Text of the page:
OECD identified a set of key economic and social elements that help define social enterprise across national differences:
- Unlike traditional non-profit organisations, social enterprises are directly engaged in the production and/or sale of goods and services (rather than predominantly advisory or grant-giving functions)
- Social enterprises are voluntarily created and managed by groups of citizens. As a result, while they may receive grants and donations from public authorities or private companies, social enterprises enjoy a high degree of autonomy and shareholders have the right to participate (‘voice’) and to leave the organisation (‘exit’);
- The financial viability of social enterprises depends on the efforts of their members, who are responsible for ensuring adequate financial resources, unlike most public institutions. Social enterprises therefore involve a significant level of economic risk;
- Activities carried out by social enterprises require a minimum number of paid workers, even if they may combine voluntary and paid workers.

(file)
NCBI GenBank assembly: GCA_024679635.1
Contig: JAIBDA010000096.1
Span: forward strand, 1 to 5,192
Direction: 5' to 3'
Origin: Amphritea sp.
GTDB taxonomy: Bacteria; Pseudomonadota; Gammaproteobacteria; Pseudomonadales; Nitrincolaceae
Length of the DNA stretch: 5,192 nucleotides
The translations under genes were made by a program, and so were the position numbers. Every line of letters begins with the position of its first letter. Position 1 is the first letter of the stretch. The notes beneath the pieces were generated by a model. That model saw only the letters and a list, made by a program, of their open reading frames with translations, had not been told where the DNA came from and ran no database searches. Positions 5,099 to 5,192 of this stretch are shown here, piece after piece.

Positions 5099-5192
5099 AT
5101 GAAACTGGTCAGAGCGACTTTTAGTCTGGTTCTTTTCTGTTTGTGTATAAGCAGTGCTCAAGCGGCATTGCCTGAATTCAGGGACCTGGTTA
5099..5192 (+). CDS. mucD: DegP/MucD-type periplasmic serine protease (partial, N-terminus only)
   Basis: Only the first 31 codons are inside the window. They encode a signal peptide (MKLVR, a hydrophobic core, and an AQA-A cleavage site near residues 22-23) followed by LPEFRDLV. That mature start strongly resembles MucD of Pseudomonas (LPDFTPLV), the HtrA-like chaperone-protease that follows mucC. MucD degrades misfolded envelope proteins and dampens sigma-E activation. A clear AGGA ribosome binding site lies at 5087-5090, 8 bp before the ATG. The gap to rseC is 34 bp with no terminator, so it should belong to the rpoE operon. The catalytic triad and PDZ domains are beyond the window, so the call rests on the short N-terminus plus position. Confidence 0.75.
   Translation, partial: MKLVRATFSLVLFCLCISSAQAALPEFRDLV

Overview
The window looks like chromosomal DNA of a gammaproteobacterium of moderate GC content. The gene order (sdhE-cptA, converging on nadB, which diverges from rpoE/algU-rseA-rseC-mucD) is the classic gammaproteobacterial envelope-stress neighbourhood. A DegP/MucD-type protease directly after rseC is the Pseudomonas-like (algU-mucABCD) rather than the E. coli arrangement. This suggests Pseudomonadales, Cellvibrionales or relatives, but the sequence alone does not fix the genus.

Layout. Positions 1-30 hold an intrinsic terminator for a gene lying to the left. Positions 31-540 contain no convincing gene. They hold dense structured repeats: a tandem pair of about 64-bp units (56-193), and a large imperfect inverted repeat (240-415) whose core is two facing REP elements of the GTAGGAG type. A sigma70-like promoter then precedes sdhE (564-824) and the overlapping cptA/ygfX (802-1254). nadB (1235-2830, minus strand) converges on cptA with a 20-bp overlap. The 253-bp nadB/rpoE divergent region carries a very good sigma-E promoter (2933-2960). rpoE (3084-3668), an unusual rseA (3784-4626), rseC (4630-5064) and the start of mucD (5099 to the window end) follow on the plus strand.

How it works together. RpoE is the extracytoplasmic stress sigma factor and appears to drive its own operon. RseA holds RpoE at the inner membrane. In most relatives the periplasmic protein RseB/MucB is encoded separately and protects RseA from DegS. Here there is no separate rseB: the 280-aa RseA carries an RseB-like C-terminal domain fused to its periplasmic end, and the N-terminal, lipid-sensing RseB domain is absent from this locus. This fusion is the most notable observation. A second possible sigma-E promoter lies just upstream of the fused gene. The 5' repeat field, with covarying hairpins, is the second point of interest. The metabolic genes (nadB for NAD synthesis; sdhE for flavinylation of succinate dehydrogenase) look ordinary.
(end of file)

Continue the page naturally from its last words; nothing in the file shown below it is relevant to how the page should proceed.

- Social enterprises are the result of an initiative by citizens involving people belonging to a community or to a group that shares a certain need or aim. They must maintain this dimension in one form or another
- Decision making rights are shared by stakeholders, generally through the principle of ‘one member, one vote’. Although capital owners in social enterprises play an important role, decision-making power is not based on capital ownership;
- Social enterprises are participatory in nature, insofar as those affected by the activities (the users of social enterprises’ services) are represented and participate in the management of activities. In many cases one of the objectives is to strengthen democracy at local level through economic activity;
- Social enterprises include organisations that totally prohibit the distribution of profits and organisations such as co-operatives, which may distribute their profit only to a limited degree. Social enterprises therefore avoid profit maximising behaviour, as they involve a limited distribution of profit.
- Social enterprises pursue an explicit aim to benefit the community or a specific group of people. By doing so, they directly and indirectly promote a sense of social responsibility at local level.